As harvest wraps up, farmers are storing large amounts of unpriced corn and soybeans. On most farms in Iowa, cash flows are expected to remain tight despite access to the new Marketing Facilitation Program payments from USDA.
“Storing these unpriced bushels likely requires an understanding of your own cash flow needs along with a written crop marketing plan,” says Steve Johnson, Iowa State University Extension farm management specialist. “That plan should consider reasonable price and time objectives, local basis, futures carry and cost of ownership for those stored bushels.”
You can learn to use a variety of crop marketing tools and compare these strategies to just storing bushels unpriced, says Johnson. He encourages farmers to attend one of the three upcoming meetings hosted by the Central Iowa Ag Marketing Clubs in in mid-November. All three meetings begin at 6:30 p.m. and doors open at 6 p.m. Dates and locations are:
• Nov. 13. Lynnville, First State Bank, 413 East St.
• Nov. 14. Conrad, Mid-Iowa Co-op Grain Merchandising Office, 209 N. Lincoln St.
• Nov. 15. Ogden Community Center, 114 SW Eighth St.
Compare crop marketing strategies
The featured speakers will be ISU’s Steve Johnson, along with Ed Kordick, commodity services manager with the Iowa Farm Bureau Federation. They will team teach on the topic “Does Storing Unpriced Crops Really Pay.”
Participants attending the meeting will review the importance of understanding basis, along with carry in the market, and they will see the results of comparing the cost of ownership using central Iowa trends for the 2015, 2016 and 2017 crops.
Club meetings are open to the public and there may be a small fee that can be paid at the door. For further information, contact the Poweshiek County Extension Office at 641-623-5188, the Grundy County Extension Office at 319-824-6979 or the Boone County Extension Office at 515-432-3882.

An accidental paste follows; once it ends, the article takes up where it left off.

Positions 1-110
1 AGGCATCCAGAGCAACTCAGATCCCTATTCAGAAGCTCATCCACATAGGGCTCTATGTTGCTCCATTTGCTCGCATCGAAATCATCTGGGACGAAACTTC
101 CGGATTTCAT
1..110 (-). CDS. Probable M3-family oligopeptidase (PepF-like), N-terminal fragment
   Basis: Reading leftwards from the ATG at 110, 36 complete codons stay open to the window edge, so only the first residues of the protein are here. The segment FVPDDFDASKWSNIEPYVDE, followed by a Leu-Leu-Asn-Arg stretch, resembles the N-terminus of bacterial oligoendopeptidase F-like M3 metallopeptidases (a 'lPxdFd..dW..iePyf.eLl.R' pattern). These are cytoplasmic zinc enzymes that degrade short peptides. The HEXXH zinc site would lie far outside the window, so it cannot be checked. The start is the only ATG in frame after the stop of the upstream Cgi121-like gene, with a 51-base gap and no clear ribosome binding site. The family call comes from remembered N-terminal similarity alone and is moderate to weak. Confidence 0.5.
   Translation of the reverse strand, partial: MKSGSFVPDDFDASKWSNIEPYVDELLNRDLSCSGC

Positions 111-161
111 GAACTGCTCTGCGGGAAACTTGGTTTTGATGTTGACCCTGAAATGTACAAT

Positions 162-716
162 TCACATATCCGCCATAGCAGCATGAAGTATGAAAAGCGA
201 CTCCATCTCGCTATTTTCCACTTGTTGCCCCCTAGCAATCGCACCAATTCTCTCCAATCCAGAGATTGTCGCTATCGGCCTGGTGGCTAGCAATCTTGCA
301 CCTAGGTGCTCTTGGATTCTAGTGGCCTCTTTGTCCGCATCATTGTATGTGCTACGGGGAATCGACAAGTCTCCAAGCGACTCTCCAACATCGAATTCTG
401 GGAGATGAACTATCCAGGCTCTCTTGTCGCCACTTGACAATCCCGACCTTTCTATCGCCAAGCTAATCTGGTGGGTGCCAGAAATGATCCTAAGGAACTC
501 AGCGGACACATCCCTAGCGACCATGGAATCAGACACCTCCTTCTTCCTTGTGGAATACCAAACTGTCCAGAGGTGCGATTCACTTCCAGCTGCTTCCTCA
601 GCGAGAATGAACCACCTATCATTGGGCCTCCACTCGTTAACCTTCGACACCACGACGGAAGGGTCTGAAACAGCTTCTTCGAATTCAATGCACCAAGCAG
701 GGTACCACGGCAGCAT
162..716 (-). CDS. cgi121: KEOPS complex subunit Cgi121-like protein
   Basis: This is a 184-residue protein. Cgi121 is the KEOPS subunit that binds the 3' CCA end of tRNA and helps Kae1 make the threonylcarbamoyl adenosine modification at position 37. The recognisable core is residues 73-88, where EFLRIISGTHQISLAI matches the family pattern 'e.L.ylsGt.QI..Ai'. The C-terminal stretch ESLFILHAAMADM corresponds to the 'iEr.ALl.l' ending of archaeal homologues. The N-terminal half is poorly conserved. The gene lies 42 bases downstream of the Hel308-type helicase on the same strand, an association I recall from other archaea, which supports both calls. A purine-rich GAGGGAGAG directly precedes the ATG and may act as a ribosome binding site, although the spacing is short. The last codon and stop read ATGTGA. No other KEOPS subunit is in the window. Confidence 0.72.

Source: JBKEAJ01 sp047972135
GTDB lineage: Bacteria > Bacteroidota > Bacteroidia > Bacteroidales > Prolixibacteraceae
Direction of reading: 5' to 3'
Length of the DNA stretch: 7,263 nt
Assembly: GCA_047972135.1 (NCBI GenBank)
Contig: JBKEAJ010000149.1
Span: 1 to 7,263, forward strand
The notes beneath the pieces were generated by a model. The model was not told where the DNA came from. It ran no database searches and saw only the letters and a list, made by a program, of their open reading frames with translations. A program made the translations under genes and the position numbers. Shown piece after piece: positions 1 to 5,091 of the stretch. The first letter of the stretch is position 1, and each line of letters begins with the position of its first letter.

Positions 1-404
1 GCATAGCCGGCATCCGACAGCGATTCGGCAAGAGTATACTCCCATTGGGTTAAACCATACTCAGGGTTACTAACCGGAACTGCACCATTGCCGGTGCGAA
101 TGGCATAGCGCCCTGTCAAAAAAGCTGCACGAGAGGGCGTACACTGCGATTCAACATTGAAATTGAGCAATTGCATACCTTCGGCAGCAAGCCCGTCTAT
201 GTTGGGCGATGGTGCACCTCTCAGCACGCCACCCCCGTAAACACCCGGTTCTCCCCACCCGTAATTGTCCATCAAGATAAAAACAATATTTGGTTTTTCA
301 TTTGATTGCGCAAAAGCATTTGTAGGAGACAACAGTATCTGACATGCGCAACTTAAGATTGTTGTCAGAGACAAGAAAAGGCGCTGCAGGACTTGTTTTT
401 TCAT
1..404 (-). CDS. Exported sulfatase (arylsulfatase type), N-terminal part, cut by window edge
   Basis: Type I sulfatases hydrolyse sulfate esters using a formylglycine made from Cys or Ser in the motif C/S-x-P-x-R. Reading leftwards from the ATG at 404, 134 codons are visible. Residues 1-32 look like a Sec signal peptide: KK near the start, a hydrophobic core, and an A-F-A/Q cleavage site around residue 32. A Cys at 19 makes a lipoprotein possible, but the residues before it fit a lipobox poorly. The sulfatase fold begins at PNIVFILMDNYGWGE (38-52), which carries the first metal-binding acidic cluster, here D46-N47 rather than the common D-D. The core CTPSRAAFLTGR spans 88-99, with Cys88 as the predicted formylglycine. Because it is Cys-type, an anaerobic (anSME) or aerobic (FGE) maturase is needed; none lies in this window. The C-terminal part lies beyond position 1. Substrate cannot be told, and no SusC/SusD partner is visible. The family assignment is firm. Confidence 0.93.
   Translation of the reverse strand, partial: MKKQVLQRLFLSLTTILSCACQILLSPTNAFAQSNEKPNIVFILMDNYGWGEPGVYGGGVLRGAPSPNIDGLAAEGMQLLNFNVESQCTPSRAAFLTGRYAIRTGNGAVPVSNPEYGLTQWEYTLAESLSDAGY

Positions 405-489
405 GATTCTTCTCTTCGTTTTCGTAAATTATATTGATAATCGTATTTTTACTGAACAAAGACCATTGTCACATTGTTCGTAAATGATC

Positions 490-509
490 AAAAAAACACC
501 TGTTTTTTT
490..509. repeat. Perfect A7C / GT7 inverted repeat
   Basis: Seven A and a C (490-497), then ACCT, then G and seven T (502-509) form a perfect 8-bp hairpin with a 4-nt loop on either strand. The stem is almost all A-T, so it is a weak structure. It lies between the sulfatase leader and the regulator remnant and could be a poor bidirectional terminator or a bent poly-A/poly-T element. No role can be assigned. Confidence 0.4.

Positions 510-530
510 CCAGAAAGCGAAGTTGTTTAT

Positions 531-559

For more information on ISU Extension crop marketing education including videos, a marketing tools workbook, as well as basis and cash price tracking tables, see tinyurl.com/iacrops.
Low prices likely
With many trade policy issues and export prospects for 2019 still up in the air, uncertainty for corn and soybean prices abounds. “The biggest factor hanging over the market and influencing current crop prices and farmers’ decisions for next year is large yields and big crops,” says ISU grain marketing economist Chad Hart.
The uncertainty on trade saw a little relief when NAFTA was recently replaced with the new U.S.-Mexico-Canada Agreement. The U.S. and Mexico reached agreement at the end of August, and Canada joined the agreement a month later. “The outlook for exports didn’t change too dramatically, as the market likely factored the agreement into prices before the agreement was officially reached,” Hart says.
The trade agreement that still remains out of reach is the one with China, as disagreements have escalated into multiple rounds of tariffs, including a 25% duty on U.S. soybean shipments to China. Thus, a major trade war between the U.S. and China is still going on and ag has been impacted with a decline in both U.S. grain sales and meat sales to China.
Hart says other export markets for U.S. corn have helped support corn, but with China being such a big factor in U.S. soybean exports, there is a chance U.S. soybean exports will decline this year.